Tens of thousands of NBAA members have arrived in Las Vegas expecting to see airplanes on display–plenty of them. And these days, no show is complete without at least one airliner manufacturer trying to coax a few large-cabin bizjet owners to move up.
Airbus is attempting to persuade a few customers in Vegas by parking an ACJ319 at the Henderson Executive Airport static display. This is, in fact, the first time an ACJ319 is being shown in the U.S. and represents a business aviation version of the venerable A319 airliner flying with 99 different carriers around the globe. The aircraft on display includes an interior designed by Alberto Pinto Co.
Airbus vice president executive and private aviation François Chazelle said the company has more than 170 jets in service with private companies. “One-hundred-ten are from the ACJ318/319/320 family and 60 are VIP versions of the A330/340/380 aircraft,” he said. The OEM delivered 15 business airplanes in 2010 worth $1.5 billion, he noted, adding, “In 2011, we are delivering about one aircraft per month.” Reflecting the changes to the business aircraft marketplace in the past five years, Chazelle said, “50 percent of these new aircraft are headed for the Middle East, 25 percent to China and the rest to Europe, Africa and the Americas.”
For an airplane with a voluminous 5,900-cu-ft cabin and the ability to fly 6,000 nm on a fill-up, the ACJ319 has a surprisingly tiny footprint, about that of a Bombardier Global 5000 or Gulfstream G550. However, the latter two business jets’ cabins are considerably smaller than that of the Airbus, at 2,022 and 1,669 cu ft, respectively. Those differences tend to make people sit up and take notice rather quickly, especially when they hear the price of an Airbus typically includes the cost of the cabin.
Chazelle said that Airbus customers tell him how arduous they find the process of outfitting a large-aircraft cabin. “It is quite complicated and risky. That’s why we sell the cabin either through our Airbus corporate jet centers or through any of nine approved outfitters. It’s not something we push at all, but we have delivered about 60 percent of the aircraft cabins [on aircraft we’ve sold]. It’s what customers want,” he said.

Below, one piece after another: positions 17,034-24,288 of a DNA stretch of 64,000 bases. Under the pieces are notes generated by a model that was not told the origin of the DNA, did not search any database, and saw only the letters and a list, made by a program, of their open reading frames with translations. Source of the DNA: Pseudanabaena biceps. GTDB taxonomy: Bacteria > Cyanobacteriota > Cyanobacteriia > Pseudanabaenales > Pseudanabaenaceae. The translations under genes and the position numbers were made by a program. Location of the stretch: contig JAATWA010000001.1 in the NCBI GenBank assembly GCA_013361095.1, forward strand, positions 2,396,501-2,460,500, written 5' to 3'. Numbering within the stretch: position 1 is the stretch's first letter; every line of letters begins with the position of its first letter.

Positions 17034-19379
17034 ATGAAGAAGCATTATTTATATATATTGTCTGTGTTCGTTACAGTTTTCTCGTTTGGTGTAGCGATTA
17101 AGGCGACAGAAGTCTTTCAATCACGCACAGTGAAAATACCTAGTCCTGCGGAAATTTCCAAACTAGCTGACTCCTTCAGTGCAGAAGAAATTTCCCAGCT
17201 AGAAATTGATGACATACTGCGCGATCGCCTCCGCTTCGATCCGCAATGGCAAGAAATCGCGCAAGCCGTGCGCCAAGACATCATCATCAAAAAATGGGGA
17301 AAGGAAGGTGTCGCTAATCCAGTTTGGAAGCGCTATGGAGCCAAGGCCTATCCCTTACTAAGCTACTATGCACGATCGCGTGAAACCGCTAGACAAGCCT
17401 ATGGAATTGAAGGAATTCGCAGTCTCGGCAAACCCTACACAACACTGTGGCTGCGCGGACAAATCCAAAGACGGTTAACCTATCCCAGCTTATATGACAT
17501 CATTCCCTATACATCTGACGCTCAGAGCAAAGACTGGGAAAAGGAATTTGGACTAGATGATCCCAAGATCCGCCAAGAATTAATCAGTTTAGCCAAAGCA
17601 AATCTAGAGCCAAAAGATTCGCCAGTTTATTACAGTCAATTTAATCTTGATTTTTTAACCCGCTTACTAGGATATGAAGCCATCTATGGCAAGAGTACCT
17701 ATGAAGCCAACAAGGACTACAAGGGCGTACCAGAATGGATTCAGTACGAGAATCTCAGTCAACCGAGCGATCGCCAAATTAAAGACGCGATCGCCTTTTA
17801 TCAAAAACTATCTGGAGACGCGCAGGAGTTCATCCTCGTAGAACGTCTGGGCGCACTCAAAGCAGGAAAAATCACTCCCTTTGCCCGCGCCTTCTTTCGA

If ordered today, a new ACJ318/319/320 could be delivered by early 2013. “We have some reserve positions for the ACJ fleet coming down the [production] line,” Chazelle noted. Customers can choose an airliner to modify into an ACJ as little as 12 months before the delivery date, but an airliner version of one of these aircraft couldn’t be delivered until the 2014 to 2015 time frame.
While the new engine option (NEO) was the talk of the Paris Air Show this year, Chazelle said that option “is a little too far out [timewise]” to plan for business buyers. But ACJ buyers can choose from two available powerplants: either a version of the CFM56 family or the International Aero V2500. Another option many do choose is the sharklets standing up from the wingtips. “These have a pretty good value and a nice visual effect,” according to Chazelle.
Few customers probably realize the importance of which way the cargo doors swing on a large aircraft like the ACJ, but the direction adds value, according to Airbus. On the ACJ family, cargo doors swing out, while on the Boeings they swing inward. The difference translates into the ability to easily add or remove extra fuel tanks to the Airbus depending upon whether the mission calls for additional range or the ability to add more passengers and cargo. Chazelle said the tanks can be changed by local maintenance technicians overnight. An ACJ319 can typically operate with as many as three additional fuel tanks.
List price for an ACJ318 is $65 million, an ACJ319 $80 million and for the ACJ320 $85 million. Prices of aircraft in the A330/340/380 category are quoted on an individual basis.